January has taken on its traditionally cold weather and brings all of the inconveniences with it. When things don’t work, it’s so difficult to fix them with sub-freezing, windy conditions. Hopefully this spell has passed and we will see some warmer temperatures.
This Valentine’s Day, how about something “in the air” – fly someone to an airport with a lovely lunch; take your significant other thru the NYC corridor. People come from all over the world to see this and it’s in our own backyard. How about a new headset.., Just talk to the staff and they will give you good suggestions. Much less fattening than chocolate.
We just got word from the state that the paperwork for the new fuel farm is on its way, so that work should begin soon. The old one is more than 20 years old.
Lastly, our flight school wants to welcome the many new students who decided that 2013 is the year to become a pilot. We hope you will enjoy the airport community, the wonderful staff and pilots here.
If you look out toward the runway, you will see this Cloud Height Sensor which was recently installed to increase the accuracy of the current weather conditions at 39N.
The cloud ceilometer is a stand-alone instrument designed for fixed and mobile installations. It detects clouds using the LINDAR principle with low power diode laser that is eye safe. This ceilometer has a detection range up to 25,000′ and it is very accuracte. It enables detection of up to five cloud layers.
CHANUKAH FOR THE RECORD GUINESS WORLD RECORDS
On Sunday January 27, Director of Operations, Steve Nierenberg, attended the Board meeting of the Jewish Center of Princeton, where Princeton Airport was recognized for its help during the menorah lighting ceremony.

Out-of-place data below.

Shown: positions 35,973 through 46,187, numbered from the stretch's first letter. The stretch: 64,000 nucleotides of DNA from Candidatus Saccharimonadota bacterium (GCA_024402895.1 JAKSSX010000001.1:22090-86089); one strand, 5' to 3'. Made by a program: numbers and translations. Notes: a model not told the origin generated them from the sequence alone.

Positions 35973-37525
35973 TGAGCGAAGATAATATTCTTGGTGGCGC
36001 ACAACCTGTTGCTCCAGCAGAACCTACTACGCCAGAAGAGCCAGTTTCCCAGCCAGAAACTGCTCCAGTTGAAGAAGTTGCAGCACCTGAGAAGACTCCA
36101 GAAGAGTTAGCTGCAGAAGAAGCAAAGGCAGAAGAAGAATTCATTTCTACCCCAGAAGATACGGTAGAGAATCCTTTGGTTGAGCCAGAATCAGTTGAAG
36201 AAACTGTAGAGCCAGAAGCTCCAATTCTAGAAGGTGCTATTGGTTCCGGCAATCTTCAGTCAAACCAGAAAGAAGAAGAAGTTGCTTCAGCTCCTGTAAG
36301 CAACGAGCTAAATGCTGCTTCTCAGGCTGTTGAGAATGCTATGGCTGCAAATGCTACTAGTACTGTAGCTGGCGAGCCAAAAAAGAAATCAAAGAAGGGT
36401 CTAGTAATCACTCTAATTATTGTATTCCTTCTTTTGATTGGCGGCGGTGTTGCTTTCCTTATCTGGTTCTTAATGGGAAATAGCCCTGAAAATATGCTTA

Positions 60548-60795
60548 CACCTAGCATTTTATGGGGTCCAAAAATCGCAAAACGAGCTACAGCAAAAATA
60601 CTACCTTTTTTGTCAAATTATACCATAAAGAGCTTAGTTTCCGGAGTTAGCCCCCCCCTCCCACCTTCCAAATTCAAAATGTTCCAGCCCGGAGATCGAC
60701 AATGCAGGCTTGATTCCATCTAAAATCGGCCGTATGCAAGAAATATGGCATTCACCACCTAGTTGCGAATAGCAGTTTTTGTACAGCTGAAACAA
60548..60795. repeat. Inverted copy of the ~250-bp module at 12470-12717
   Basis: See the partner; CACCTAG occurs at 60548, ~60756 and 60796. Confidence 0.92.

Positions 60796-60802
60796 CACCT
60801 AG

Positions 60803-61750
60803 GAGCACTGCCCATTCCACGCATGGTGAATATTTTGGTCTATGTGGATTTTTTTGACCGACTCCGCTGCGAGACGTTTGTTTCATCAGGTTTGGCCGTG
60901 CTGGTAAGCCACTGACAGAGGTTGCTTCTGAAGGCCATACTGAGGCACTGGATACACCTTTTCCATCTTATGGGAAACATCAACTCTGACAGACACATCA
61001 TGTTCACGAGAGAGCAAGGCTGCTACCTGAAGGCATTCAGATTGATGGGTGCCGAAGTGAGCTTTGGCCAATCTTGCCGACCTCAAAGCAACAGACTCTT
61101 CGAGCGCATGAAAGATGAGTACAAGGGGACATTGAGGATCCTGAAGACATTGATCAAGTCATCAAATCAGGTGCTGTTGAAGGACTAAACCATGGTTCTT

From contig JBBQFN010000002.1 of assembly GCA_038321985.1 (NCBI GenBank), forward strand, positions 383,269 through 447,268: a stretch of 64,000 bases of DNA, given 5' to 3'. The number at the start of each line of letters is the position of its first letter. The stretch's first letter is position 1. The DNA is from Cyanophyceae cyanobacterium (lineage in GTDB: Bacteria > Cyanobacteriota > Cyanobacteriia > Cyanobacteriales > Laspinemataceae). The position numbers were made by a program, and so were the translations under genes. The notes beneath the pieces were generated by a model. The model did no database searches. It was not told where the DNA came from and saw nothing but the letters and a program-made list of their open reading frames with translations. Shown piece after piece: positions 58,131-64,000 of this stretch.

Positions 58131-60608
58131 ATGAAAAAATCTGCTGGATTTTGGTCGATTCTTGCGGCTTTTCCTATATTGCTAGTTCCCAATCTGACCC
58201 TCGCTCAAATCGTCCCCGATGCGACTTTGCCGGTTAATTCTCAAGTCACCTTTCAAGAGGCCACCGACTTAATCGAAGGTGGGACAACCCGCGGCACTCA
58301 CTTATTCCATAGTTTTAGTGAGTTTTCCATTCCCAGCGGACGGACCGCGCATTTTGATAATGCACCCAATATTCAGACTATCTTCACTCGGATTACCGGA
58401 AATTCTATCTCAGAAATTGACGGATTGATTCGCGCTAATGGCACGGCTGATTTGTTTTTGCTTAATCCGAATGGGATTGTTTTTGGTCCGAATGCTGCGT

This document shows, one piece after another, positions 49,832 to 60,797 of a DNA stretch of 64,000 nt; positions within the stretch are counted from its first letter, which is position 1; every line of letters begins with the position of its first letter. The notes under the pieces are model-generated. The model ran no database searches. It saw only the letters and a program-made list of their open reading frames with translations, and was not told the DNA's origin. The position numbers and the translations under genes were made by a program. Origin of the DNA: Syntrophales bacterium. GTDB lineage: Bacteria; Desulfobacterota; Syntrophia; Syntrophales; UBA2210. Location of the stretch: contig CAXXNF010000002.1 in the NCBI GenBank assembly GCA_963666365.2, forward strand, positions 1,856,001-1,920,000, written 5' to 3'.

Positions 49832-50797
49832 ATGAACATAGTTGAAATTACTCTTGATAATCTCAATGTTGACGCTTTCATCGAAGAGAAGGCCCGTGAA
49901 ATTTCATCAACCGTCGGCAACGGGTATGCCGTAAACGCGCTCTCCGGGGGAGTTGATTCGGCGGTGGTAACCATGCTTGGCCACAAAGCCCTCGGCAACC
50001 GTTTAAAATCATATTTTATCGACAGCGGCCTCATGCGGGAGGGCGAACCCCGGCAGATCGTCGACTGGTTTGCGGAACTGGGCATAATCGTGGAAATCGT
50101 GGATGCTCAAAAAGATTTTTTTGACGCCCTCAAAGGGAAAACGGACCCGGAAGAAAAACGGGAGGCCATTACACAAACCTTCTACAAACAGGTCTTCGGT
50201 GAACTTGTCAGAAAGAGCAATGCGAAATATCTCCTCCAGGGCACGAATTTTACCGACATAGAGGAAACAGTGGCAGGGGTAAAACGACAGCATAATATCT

On the 4th night of Chanukah, 834 people of all ages cames to our maintenance hangar with menorahs and the correct number of candles. At the appropriate time everyone lit their candles, which was objectively observed to assure accuracy.
The certificate confirms that the record stands! We have these honors in the lounge – check them out. Read On
PRIVATE PILOT GROUND SCHOOL Starting Monday, February 11th.
We are starting Private Pilot Ground School class. If you join in now, by the warmer weather, you will have a lot of the ground work behind you.
The class will meet once a week from 7:00 – 10:00 pm. Each week you will have had to read a chapter and the flight instructor will discuss the subject. Together you will take the quizzes and the final exam. When you pass our final, you will be signed off to take the FAA Knowledge Test.
Date: February, 11, 2013 Time: 7:00 – 10:00 pm Instructors: Rob Argila, John Bastan, and Deandre Robinson
Cost: Ground School Package $350.
13 Week Class: $100
If you have enrolled with Raritan Valley, you will only have to pay for the class.
Princeton Airport Flying Tigers sponsors the Meet ‘N Greet with coffee & bagels
Saturday, February 2, 2013 10:00 – noon
Come in from the cold and enjoy a cup of coffee and a bagel with your fellow aviators. It’s always to hear wonderful stories of pilots and student pilots. Bring a friend.
SAFETY CORNER – by Assistant Chief Pilot Peter Rafle